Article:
The symptoms of human influenza were clearly described by Hippocrates roughly 2,400 years ago. Although the virus seems to have caused epidemics throughout human history, historical data on influenza are difficult to interpret, because the symptoms can be similar to those of other respiratory diseases.
The first convincing record of an influenza pandemic was of an outbreak in 1580, which began in Russia and spread to Europe via Africa.
In Rome, over 8,000 people were killed, and several Spanish cities were almost wiped out. Pandemics continued sporadically throughout the 17th and 18th centuries, with the pandemic of 1830–1833 being particularly widespread; it infected approximately a quarter of the people exposed.
The most famous and lethal outbreak was the 1918 flu pandemic (Spanish flu pandemic) (type A influenza, H1N1 subtype), which lasted from 1918 to 1919.
It is not known exactly how many it killed, but estimates range from 20 to 100 million people.
This pandemic has been described as "the greatest medical holocaust in history" and may have killed as many people as the Black Death.
The 1918 flu pandemic (Spanish flu pandemic) was truly global, spreading even to the Arctic and remote Pacific islands. The unusually severe disease killed between 2 and 20% of those infected, as opposed to the more usual flu epidemic mortality rate of 0.1%.
This is unusual since influenza is normally most deadly to the very young (under age 2) and the very old (over age 70).
The total mortality of the 1918–1919 pandemic is not known, but it is estimated that 2.5% to 5% of the world's population was killed. As many as 25 million may have been killed in the first 25 weeks; in contrast, HIV/AIDS has killed 25 million in its first 25 years.
The first influenza virus to be isolated was from poultry, when in 1901 the agent causing a disease called "fowl plague" was passed through Chamberland filters, which have pores that are too small for bacteria to pass through.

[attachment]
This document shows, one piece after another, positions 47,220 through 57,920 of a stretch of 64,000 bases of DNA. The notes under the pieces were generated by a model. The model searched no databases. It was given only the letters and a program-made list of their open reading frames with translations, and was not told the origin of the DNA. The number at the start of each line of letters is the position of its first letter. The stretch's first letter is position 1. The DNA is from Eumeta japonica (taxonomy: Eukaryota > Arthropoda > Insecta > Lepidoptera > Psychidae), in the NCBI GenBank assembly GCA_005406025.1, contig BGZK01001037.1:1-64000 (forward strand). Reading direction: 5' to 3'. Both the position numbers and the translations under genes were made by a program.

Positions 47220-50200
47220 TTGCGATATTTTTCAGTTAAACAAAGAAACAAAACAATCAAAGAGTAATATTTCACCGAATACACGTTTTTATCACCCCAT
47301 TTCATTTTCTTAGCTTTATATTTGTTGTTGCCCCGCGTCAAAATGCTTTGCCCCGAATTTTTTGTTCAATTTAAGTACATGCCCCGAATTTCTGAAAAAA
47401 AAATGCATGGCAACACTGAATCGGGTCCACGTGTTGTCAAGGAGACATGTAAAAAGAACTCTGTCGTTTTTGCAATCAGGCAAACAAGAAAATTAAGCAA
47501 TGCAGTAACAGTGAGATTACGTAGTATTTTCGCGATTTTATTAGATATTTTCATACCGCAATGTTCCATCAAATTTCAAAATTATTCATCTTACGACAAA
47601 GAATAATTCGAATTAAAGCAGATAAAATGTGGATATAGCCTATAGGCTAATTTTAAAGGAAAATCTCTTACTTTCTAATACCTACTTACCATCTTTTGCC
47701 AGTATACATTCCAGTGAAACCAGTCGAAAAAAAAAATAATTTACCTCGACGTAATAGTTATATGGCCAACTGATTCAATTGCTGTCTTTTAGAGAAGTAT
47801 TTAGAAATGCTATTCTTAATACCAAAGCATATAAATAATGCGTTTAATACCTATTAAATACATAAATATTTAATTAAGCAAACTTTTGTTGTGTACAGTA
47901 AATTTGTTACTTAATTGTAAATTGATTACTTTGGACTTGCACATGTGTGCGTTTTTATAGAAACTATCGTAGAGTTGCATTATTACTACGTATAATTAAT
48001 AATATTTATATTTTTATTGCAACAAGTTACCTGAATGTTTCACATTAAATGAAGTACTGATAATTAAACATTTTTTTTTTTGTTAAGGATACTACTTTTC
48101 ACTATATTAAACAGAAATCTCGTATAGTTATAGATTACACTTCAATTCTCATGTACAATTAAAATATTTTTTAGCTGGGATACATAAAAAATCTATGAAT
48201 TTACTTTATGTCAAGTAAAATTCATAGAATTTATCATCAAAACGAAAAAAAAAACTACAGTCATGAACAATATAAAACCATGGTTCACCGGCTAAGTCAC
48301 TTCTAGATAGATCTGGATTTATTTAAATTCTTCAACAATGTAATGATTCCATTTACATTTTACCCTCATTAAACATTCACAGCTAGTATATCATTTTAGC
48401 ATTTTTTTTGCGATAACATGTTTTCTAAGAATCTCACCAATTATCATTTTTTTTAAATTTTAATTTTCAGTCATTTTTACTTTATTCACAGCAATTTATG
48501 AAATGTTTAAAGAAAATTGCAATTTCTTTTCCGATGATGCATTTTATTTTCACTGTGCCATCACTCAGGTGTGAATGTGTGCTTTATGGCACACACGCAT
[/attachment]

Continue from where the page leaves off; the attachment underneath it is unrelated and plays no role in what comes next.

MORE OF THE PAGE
The etiological cause of influenza, the Orthomyxoviridae family of viruses, was first discovered in pigs by Richard Shope in 1931.
This discovery was shortly followed by the isolation of the virus from humans by a group headed by Patrick Laidlaw at the Medical Research Council of the United Kingdom in 1933.
However, it was not until Wendell Stanley first crystallized tobacco mosaic virus in 1935 that the non-cellular nature of viruses was appreciated.
The first significant step towards preventing influenza was the development in 1944 of a killed-virus vaccine for influenza by Thomas Francis.
This built on work by Australian Frank Macfarlane Burnet, who showed that the virus lost virulence when it was cultured in fertilized hen's eggs.
Application of this observation by Francis allowed his group of researchers at the University of Michigan to develop the first influenza vaccine, with support from the U.S. Army.
The Army was deeply involved in this research due to its experience of influenza in World War I, when thousands of troops were killed by the virus in a matter of months.
However, the economic impacts of past pandemics have not been intensively studied, and some authors have suggested that the Spanish influenza actually had a positive long-term effect on per-capita income growth, despite a large reduction in the working population and severe short-term depressive effects.
Other studies have attempted to predict the costs of a pandemic as serious as the 1918 Spanish flu on the U.S. economy, where 30% of all workers became ill, and 2.5% were killed.
A 30% sickness rate and a three-week length of illness would decrease the gross domestic product by 5%.
Additional costs would come from medical treatment of 18 million to 45 million people, and total economic costs would be approximately $700 billion.
Preventative costs are also high. Governments worldwide have spent billions of U.S. dollars preparing and planning for a potential H5N1 avian influenza pandemic, with costs associated with purchasing drugs and vaccines as well as developing disaster drills and strategies for improved border controls.
Backed by a request to Congress for $7.1 billion to begin implementing the plan. Internationally, on 18 January 2006, donor nations pledged US$2 billion to combat bird flu at the two-day International Pledging Conference on Avian and Human Influenza held in China.
In an assessment of the 2009 H1N1 pandemic on selected countries in the Southern Hemisphere, data suggest that all countries experienced some time-limited and/or geographically-isolated socio/economic effects and a temporary decrease in tourism most likely due to fear of 2009 H1N1 disease.
It is still too early to determine whether the H1N1 pandemic has caused any long-term economic impacts.
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Last Updated: Feb 1, 2011